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Work in progress!


As a child I was always fascinated by watching glass-blowing. The whole process of seeing the glass being heated in the fire until it was glowing, incandescent, a thing of dangerous beauty. And then seeing it being changed, shaped, transformed by a skilled craftsman, blowing it and turning it until it became what it was intended to be.

You can see where I’m going here, right? 🙂

But it’s only recently that I thought about actually being that glass: it’s not a comfortable process; it hurts at times! Again and again it is placed in the fire until it is soft enough to change – malleable – then and only then can the inner beauty of the material come out.


I went to our local music festival recently and one of the activities on offer was a huge banner with ‘Peace, Hope and Love’ blanked out with tape.  Children (and big children of all ages!) were invited to throw paint-filled balloons at this so it was covered with a mass of chaotic and messy colour – then the tape was peeled off to reveal the words in contrast. You get the idea. (See below for an example revealing a cross!)  Well, one of my friends remarked on the irony of ‘peace, hope and love’ emerging from the act of something been thrown at it!  But I thought to myself, isn’t that just what life is like?  Life can and very often does throw things at us – and I believe God uses those events to change and shape us for our good and the good of those around us.


I thought of the story of Stephen Sutton – a young lad diagnosed with terminal cancer at the age of 15 and who lost his battle earlier this year at the age of just 19.  See for the full story, and especially watch the video on the home page.

It wasn’t just the fact that he set himself the target of raising £100,000 for teenage cancer and ended up raising over £4 million … it was the lad himself.  In the midst of that situation he found a wealth of positivity and a determination to inspire – and inspire he did! An incredibly sad story in many ways, and I can’t imagine what he – or his family – went through over that time – but the over-riding image the world has of him is of the infamous ‘thumbs-up’ and a message that whatever you are going through, you need to live life to the full, not for what you can get but for the difference you can make. An inner beauty brought into stark relief by the pain and suffering he was going through.


Coming to the end of a school year is a bit like that – but on a far smaller and less life-changing scale – a time for looking back and reflecting on what has been really tough at times – the sleep lost, the tears shed, the worries about what on earth I’m doing, day to day – but also on how far I’ve come (by the grace of God.)  My journey hasn’t been anything like Stephen’s – and not like any number of people’s journeys.  But it has been transformative.  Looking back, I can see how I’ve grown – in patience (still working on that one), in dealing with difficult situations, in perseverence especially.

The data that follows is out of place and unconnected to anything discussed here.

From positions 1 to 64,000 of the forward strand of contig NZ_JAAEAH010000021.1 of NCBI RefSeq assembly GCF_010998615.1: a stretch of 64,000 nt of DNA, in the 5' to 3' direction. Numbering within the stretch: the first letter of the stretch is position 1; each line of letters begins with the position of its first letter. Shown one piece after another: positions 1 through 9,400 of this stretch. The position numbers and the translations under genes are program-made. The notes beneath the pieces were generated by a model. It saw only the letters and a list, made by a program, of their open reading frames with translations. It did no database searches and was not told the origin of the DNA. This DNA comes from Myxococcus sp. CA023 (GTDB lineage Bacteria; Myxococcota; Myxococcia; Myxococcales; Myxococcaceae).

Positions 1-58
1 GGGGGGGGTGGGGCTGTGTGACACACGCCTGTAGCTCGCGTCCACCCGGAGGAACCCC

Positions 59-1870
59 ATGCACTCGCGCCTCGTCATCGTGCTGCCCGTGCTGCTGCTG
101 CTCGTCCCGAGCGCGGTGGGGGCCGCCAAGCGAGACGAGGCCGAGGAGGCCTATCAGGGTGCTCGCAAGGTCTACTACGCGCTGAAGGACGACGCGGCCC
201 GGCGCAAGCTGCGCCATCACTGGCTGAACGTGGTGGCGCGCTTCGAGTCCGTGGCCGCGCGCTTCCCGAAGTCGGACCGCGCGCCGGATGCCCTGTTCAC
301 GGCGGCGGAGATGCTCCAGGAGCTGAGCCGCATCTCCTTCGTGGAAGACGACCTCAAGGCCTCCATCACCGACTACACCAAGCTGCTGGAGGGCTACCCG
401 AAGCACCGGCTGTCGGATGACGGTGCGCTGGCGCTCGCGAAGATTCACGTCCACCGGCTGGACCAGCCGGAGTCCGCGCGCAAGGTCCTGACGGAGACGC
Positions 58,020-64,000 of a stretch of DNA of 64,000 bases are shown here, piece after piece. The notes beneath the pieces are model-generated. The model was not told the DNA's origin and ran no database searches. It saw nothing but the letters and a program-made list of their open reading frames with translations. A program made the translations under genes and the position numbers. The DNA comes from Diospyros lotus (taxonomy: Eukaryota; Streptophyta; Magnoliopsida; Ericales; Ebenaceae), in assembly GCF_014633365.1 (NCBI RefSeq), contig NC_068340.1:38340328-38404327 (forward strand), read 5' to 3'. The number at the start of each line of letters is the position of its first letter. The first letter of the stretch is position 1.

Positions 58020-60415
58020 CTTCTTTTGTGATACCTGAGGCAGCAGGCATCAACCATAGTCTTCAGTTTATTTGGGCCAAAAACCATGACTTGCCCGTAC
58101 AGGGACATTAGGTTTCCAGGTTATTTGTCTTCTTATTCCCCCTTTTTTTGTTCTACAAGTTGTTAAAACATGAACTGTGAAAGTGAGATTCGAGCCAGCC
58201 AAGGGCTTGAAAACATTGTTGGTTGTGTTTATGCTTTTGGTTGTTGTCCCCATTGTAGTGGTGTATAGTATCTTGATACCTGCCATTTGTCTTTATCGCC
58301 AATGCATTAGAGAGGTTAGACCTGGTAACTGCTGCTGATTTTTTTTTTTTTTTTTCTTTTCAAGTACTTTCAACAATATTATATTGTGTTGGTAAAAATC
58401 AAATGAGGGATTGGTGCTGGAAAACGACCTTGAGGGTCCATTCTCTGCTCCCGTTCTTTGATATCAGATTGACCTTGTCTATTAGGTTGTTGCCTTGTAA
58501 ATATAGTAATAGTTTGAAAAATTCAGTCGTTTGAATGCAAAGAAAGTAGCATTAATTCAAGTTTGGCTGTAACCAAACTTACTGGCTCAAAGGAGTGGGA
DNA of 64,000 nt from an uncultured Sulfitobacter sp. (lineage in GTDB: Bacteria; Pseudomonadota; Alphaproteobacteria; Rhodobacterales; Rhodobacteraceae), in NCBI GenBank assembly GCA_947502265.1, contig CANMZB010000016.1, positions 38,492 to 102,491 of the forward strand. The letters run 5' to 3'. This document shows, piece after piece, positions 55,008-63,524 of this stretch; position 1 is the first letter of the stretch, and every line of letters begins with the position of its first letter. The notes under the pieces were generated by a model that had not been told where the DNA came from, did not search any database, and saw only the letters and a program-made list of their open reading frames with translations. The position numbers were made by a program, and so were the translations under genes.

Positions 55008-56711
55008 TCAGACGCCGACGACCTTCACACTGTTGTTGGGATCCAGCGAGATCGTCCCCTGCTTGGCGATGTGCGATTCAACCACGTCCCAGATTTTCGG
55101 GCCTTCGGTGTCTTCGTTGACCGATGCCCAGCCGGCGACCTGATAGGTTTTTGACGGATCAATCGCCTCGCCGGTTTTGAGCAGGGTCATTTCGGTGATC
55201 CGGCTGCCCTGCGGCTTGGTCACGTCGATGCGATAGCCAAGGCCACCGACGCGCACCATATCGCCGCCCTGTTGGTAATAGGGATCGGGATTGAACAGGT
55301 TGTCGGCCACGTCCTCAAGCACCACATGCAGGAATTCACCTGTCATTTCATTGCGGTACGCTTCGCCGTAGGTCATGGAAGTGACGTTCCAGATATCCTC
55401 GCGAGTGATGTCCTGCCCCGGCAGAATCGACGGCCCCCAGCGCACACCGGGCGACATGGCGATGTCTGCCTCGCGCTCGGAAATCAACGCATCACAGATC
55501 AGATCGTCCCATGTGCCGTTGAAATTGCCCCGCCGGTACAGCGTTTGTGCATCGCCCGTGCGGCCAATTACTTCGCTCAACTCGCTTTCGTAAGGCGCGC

Of course, the material undergoing heating and shaping (whether it be glass,clay, or precious metal) has no choice – but we do.  We can either fight against the process of being changed, bemoan our lot, rail against the injustice of it all to God, our creator (who I’m pretty sure knows what He’s doing!) – or we can try to see the pattern in it all, see the rough edges being knocked off, see the way in which we we’re being reformed – or re-formed – into a thing of beauty. 

As 1 Peter 1 v 6-7 puts it (in the NIV):  

In all this you greatly rejoice, though now for a little while you may have had to suffer grief in all kinds of trials. These have come so that the proven genuineness of your faith—of greater worth than gold, which perishes even though refined by fire—may result in praise, glory and honour when Jesus Christ is revealed.

We are works in progress – not made yet – but on our way!

Bible passage from:

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Happy Our Father’s Day!

For Father’s day – time to revisit.

Walking the talk

Father’s Day is coming up in England, as shown by the plethora of mugs, whisky bottles and Darth Vader t-shirts cramming the shelves of our supermarkets.

darth vader father

Cue the cutesy cards, those making fun of their aged parent – and the mixed feelings about fatherhood.  For those who’ve grown up with a close relationship with their fathers, this is all well and good – for others, tinged with sadness or worse, resentment.

My father died when I was 12. At that age I was too young to really comprehend the reality – or the finality – of that.  Before that, to a great extent not to any fault of his own, I wasn’t close to my dad.  He belonged to a different age – when parents didn’t lavish attention on their children – when he perhaps hadn’t had this lavished on him, so what model did he have by which to…